Happy New Year 2011- Black-Eyed Pea Soup Recipe
Happy New Year!! I wanted to take a moment to post my favorite Black-Eyed Pea recipe. It’s a soup that I created a few years back and that we have been enjoying year-round, as well as on New Year’s day. It’s a great meal because it’s economical, feeds a crowd, is fairly simple, versatile, and it tastes phenomenal! This was originally published on my cooking blog, The Funky Kitchen.
I’ve never been a black-eyed pea fan, but any good southerner knows that you have to eat black-eyed peas, pork, and greens for the New Year. It’s always been a tradition in my family, and it’s always been one that I wasn’t very fond of. For those of you not familiar with this tradition, in the south, people eat a meal with these foods on New Years Day for good luck. The greens symbolizes money, the peas symbolize prosperity, and the pig represents moving forward. The meal is usually accompanied by cornbread because you just can’t have greens without cornbread.
All of the black-eyed peas that I have ever eaten have been chalky, the greens bitter, and the ham is always curled up and over-cooked. About three years ago, I decided I was going to make something I could tolerate, and this soup was born. Thank goodness it was because it is devine. It is always a huge hit. It is smokey, tangy, spicy, and super comforting. This has become one of our favorite meals. I make it year round. It’s relatively easy and cheap, and it is very versitile. Did I mention how yummy it is???
– 1 lb. of dried black-eyed peas
– 2 tsp. chopped garlic
– 2 tbsp. vegetable or olive oil
– 6-8 cups of chicken broth (6 for a thicker soup, 8 for a thinner soup)
– 28 oz. can of undrained diced tomatoes (I use fireroasted for more flavor)
– 1 diced onion
– 1/2 medium head celery diced into bite-sized pieces (I dice the leaves and all)
– 1 lb. pork polska keibasa or smoked sausage diced into bite sized pieces (you can use ham instead)
– 1- 9 oz bag of regular or baby spinach, or 1/2 lb washed and finely chopped mustard greens (I buy them bagged and washed)
– Cajun/creole seasoning to taste (I use Tony Chachere’s
Brand–it has salt and pepper already in it)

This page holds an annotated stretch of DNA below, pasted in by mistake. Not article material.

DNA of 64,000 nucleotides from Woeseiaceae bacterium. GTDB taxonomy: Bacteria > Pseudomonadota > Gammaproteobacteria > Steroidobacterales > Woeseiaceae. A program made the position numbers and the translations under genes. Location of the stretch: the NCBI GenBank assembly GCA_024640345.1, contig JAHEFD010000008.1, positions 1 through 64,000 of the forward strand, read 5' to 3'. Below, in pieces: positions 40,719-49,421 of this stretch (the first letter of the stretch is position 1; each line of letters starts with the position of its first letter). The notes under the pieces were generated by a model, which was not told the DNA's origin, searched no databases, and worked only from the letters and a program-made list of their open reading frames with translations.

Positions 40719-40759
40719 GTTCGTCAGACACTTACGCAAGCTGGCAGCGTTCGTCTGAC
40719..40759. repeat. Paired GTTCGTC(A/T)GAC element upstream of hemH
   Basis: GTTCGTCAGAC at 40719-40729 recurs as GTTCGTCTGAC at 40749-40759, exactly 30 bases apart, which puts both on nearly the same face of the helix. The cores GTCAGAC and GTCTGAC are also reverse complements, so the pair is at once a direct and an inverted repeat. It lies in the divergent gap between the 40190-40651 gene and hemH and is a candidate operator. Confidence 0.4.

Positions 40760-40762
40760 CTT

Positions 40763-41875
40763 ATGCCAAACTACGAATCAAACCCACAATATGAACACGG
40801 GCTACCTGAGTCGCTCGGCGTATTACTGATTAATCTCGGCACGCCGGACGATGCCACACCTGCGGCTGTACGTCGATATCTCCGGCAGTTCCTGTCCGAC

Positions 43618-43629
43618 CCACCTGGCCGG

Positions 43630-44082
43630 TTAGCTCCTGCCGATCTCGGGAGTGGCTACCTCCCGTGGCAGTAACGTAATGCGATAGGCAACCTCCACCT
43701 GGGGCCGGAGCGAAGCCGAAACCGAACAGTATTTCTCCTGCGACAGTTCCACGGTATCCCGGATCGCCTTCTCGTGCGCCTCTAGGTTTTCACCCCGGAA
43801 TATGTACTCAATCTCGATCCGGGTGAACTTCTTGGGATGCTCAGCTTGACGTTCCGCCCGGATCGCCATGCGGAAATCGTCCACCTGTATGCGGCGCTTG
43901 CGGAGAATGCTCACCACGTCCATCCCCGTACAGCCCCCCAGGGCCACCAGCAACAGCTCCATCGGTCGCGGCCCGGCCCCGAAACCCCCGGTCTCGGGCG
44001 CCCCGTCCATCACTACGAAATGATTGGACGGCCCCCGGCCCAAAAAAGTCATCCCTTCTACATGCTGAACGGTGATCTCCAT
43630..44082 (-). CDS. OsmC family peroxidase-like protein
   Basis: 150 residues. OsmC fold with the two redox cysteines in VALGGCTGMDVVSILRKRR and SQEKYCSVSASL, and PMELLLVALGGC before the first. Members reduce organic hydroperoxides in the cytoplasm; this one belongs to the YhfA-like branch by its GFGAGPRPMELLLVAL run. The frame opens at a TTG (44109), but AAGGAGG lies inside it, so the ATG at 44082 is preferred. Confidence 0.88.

-Tabasco Sauce for heat (I like the chipoltle variety becasue it is nice and smokey)
– 4 slices bacon
– 2 cups cooked rice
First, soak the black-eyed peas according to package directions. It’s easiest to soak them overnight covered in cold water with a lid on, or while you are away at work. You can do a quick soak if needed. With the quick soak method, you cover the beans with about 2 inches of water (2 inches over the peas) and bring them to a boil for two minutes. Remove from heat, cover and soak for one hour. When the peas are done soaking drain them in a colander.
In a large soup pot heat the olive oil over medium high heat. When heated, add chopped onion and celery and cook until slightly softened (about 4 minutes.) Add the garlic and cook for no more than one minute. Add the canned tomatoes and strained peas, then add the broth. Place whole slices of bacon in pot with peas. Do not add the seasoning yet, as it will toughen the beans. Cook over low heat for 45 minutes, covered, stiring occasionally. After 45 minutes, add suausage or ham. Cook beans about 30 more minutes or until tender. You will have to test them. When they are done, fish out the bacon slices and discard. Add the greens, stir them in, and cook for 2-5 minutes or until they are wilted. Stir in rice. This is when you season the peas. With this seasoning, you just have to add about 1 tsp at a time (start with at least 2 tsp then go from there) until it tastes salty enough for you. Different people prefer different levels of salt and spice, and creole seasoning has both. Just don’t forget to wash your spoon between tastes so as not to spread germs.
As soon as it is well-seasoned, your meal is ready to eat. Serve with cornbread.
This recipe is very versatile, as you could use white beans, chicken, and Italian seasoning for an Italian style soup. You could use chorizo, pinto beans, mexican seasoning, and omit the greens for a Mexican style soup. You could really play around with this and come up with several different types of bean soup for variety.
You could make this in a crock-pot on low all day, but if you do not soak the beans first, they will split. Also, if you make it in the crockpot, add everything except for the greens, rice, and seasonings and put those in before you serve. The greens shold wilt within a few minutes if the soup is hot and you put the lid on.